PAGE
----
Despite the rivalry between the Lone Star State and California, a crisis in the Golden State has hundreds of Texans heading westward. Gov. Greg Abbott has deployed at least 200 firefighters and some 50 specialized fire vehicles to the West Coast, as historic wildfires sweep parts of Northern and Southern California.
In the Camp Fire in Northern California’s Butte County, there are 48 confirmed fatalities, making it the deadliest wildfire in the state’s history. Over 7,000 homes have also been lost. In Los Angeles and Ventura counties, the Woolsey and Hill fires caused two fatalities and burned 435 structures, and 57,000 people are still in danger.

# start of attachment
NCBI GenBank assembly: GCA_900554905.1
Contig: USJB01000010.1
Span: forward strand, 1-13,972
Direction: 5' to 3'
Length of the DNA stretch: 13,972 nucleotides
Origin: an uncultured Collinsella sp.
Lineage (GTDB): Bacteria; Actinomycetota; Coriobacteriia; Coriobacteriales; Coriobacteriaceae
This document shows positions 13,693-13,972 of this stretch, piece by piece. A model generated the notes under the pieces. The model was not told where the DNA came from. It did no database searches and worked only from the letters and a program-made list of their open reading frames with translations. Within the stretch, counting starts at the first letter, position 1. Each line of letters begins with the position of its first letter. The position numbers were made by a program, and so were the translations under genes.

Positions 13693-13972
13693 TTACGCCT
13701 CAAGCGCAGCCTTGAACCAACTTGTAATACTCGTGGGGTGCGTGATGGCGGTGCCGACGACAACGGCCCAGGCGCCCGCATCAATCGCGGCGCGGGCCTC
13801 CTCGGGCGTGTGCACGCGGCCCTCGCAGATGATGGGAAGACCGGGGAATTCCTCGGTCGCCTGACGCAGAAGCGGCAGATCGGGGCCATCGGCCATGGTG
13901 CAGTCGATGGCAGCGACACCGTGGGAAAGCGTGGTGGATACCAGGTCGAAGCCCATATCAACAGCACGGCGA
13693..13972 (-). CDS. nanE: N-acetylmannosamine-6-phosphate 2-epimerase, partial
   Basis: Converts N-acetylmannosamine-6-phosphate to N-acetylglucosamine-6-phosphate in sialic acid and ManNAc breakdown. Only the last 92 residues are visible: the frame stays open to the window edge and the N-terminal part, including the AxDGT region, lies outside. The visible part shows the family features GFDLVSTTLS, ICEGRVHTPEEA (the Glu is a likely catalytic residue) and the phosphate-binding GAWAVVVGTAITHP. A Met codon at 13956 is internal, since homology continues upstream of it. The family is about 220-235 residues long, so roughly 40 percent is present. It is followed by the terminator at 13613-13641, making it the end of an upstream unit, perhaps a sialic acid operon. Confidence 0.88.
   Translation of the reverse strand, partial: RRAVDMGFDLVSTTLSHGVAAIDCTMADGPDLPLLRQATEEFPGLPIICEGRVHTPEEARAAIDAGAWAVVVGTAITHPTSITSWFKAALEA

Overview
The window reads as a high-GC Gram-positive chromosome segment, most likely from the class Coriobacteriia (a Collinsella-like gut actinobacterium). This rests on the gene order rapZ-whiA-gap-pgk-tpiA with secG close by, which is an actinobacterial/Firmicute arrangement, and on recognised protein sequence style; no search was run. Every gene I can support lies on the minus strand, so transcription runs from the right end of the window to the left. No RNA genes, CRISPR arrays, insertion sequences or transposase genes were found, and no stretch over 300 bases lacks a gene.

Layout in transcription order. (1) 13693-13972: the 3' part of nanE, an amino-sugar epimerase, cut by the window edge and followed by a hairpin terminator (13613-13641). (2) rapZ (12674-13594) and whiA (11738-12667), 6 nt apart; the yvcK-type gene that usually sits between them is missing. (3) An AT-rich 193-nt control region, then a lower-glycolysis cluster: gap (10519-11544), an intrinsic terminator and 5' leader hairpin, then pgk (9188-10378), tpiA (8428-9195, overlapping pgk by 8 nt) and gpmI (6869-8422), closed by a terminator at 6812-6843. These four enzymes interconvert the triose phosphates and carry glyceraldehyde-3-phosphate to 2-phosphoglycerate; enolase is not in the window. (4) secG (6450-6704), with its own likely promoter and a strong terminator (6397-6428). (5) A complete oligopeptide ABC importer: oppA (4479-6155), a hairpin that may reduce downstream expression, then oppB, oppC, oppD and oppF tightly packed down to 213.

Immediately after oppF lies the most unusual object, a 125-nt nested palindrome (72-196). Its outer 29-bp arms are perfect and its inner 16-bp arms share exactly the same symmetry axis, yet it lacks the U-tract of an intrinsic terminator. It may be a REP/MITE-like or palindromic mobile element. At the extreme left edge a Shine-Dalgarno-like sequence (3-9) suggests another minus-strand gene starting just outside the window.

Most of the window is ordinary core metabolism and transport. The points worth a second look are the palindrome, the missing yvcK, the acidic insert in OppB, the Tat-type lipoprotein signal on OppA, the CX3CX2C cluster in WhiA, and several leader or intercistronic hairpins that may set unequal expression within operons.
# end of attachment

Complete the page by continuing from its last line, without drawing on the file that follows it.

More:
Kari Hines is a wildland and urban interface specialist with the Texas A&M Forest Service. She says Texas firefighters going to California will face different weather patterns and terrain than they’re use to.
“The Santa Ana winds, of course. [Also,] the topography is a little different than it is here in Texas, as well as the vegetation,” Hines says.
Hines says firefighters will need to learn as they go.
This week’s deadly fires in California have almost certainly been made worse by the ongoing drought in that state, Hines says. And large populations in areas facing drought increases the risk of fire.
The question of whether Texas could experience fires like those happening in California is now not only an academic one. Wildfires in the Panhandle and in Central and East Texas have also come during droughts.
“We absolutely do experience high wildfire danger days,” Hines says.
She says individuals can reduce their own fire danger. These include keeping vegetation trimmed and away from structures, and being careful when using fire themselves.
Written by Shelly Brisbin.